SME Financing

Afghanistan International Bank (AIB)
Loan Size: $50,000 to $300,000

Eligibility: Borrower should be an Afghan, and should invest and handle the funds in Afghanistan.

Target Sectors: Import substitution businesses that can replace lucrative goods currently imported from
neighboring countries, and promising Afghan export sectors that can generate foreign currency.

Supported By: Asian Development Bank, United States Agency for International Development, and other
international shareholders

           Main Office
           Wazir Akbar Khan

           Mazar-e-Sharif Branch

           Kandahar Branch

           Heart Branch

           Jalalabad Branch


      U.S. Department of Commerce            | International Trade Administration
Background: Afghanistan International Bank operates primarily as a commercial bank with its head office
in Kabul, established in 2004. AIB operates under a contract with Dutch banking giant ING, and is
supported by a $2.6 million investment by the Asian Development Bank, for a 25% stake. The bank has
chosen to target sectors it feels are financially rewarding and need support.

Afghanistan Rural Finance Center (ARFC)
Loan Size: $20,000 to $3m

Eligibility: Licit businesses that provide increased income and employment in rural areas.

Target Sectors: Agribusiness

Supported By: ACDI/VOCA

           50 F Street NW
           Suite 1075
           Washington, DC 20001
           Tel: 202-638-4661
           Fax: 202-626-8726


Background: ARFC is a financial services company registered under the Afghan Investment Support
Agency. Its mandate is to provide loans to agricultural and rural enterprises, as well as other SMEs that
may provide significant income growth and employment in rural Afghanistan. The average loan size is
around $500,000, with a range of $20,000 up to $3 million. While the focus is agribusiness, the program
is open to licit businesses that provide increased income and employment in rural areas. Priority areas
are the regions that the alternative livelihoods programs focus on, but geographical dispersion of loans is
not limited to these areas.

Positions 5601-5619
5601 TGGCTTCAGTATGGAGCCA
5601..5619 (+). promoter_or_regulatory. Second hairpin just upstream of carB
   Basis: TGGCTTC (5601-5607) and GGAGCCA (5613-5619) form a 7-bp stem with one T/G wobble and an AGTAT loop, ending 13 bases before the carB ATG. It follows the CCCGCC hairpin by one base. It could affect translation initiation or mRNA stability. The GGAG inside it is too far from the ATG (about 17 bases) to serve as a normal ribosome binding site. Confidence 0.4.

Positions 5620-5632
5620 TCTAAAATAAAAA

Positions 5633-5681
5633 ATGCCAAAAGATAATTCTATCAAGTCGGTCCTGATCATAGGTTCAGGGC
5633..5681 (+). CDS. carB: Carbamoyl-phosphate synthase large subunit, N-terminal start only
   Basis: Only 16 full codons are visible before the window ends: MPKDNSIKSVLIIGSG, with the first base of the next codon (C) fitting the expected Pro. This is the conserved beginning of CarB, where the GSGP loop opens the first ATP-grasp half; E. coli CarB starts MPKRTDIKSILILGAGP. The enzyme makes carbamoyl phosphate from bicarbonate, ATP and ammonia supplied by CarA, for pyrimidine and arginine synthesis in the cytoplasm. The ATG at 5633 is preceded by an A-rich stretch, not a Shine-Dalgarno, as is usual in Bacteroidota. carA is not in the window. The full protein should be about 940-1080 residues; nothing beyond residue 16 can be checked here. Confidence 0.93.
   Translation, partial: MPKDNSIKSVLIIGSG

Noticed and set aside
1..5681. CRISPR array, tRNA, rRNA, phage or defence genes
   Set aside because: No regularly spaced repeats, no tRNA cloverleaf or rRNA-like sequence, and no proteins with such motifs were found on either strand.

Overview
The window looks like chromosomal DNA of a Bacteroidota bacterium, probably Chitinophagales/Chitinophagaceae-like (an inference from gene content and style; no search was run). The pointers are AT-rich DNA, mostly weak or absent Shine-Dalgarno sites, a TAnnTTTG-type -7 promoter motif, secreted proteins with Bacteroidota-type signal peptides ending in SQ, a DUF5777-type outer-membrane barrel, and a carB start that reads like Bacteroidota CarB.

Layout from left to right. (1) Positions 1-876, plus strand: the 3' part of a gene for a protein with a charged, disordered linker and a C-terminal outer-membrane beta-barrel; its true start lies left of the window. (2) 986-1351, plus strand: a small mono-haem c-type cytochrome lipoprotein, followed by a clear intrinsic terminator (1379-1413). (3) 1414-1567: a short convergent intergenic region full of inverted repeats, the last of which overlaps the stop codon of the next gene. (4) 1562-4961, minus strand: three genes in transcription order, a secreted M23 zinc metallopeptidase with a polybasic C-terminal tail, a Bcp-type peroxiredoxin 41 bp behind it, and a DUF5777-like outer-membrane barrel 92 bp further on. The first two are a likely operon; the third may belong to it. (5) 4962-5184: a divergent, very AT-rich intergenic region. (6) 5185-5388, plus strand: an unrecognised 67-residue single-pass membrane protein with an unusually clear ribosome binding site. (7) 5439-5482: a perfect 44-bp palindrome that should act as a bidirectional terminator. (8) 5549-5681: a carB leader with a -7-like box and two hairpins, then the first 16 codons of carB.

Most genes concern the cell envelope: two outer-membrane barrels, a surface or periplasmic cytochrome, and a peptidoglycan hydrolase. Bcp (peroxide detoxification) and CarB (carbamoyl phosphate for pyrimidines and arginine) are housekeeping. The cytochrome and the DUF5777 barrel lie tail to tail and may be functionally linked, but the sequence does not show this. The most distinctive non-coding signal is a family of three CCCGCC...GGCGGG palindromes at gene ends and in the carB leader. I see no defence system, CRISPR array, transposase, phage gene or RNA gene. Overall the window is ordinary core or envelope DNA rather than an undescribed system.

International Finance Corporation (IFC)
Loan Size: For new projects, the IFC will finance no more than 25% of the total cost of the project
(exceptions will sometimes be made on small projects). For expansion projects, the IFC may provide up
to 50% of the total cost, as long as its investments do not exceed 25% of the total capitalization of the
project company.

Eligibility: To be eligible for IFC funding, the project must:
    •    Be located in a developing country that is a member of IFC
    •    Be in the private sector
    •    Be technically sound
    •    Have good prospects of being profitable
    •    Benefit the local economy
    •    Be environmentally and socially sound, satisfying IFC and host country standards

Target Sectors: Financial, infrastructure, and small and medium enterprise sectors.

Supported By: World Bank

        U.S. Department of Commerce             | International Trade Administration
               Ms. Mariko Higashi
               Manager, Middle East and North Africa
               2121 Pennsylvania Avenue
               Washington, DC 20433
               Tel: (202) 473-5615

               Mr. Reazul Islam
               Private Sector Development Specialist
               International Finance Corporation
               The World Bank Street No. 15
               House No. 19, Opposite Palace #8
               Wazir Akbar Khan
               Kabul, Afghanistan
               Tel: (93-70) 279234


Background: The International Finance Corporation is the private sector arm of the World Bank
Group, and in 2006 invested US$6.7 billion into private sector enterprises in developing countries.
They also secured financing for 284 investment projects in 66 different countries. Their
expenditures to technical assistance and advisory projects were US$134 million in 2006. Recent
projects in Afghanistan include funding for a commercial bank, and the approval to provide
funding to Areeba Afghanistan, a telecommunications firm planning to provide a nationwide
cellular network. The IFC also recently provided the Kabul Serena Hotel with a US$7 million loan
intended for renovation and expansion.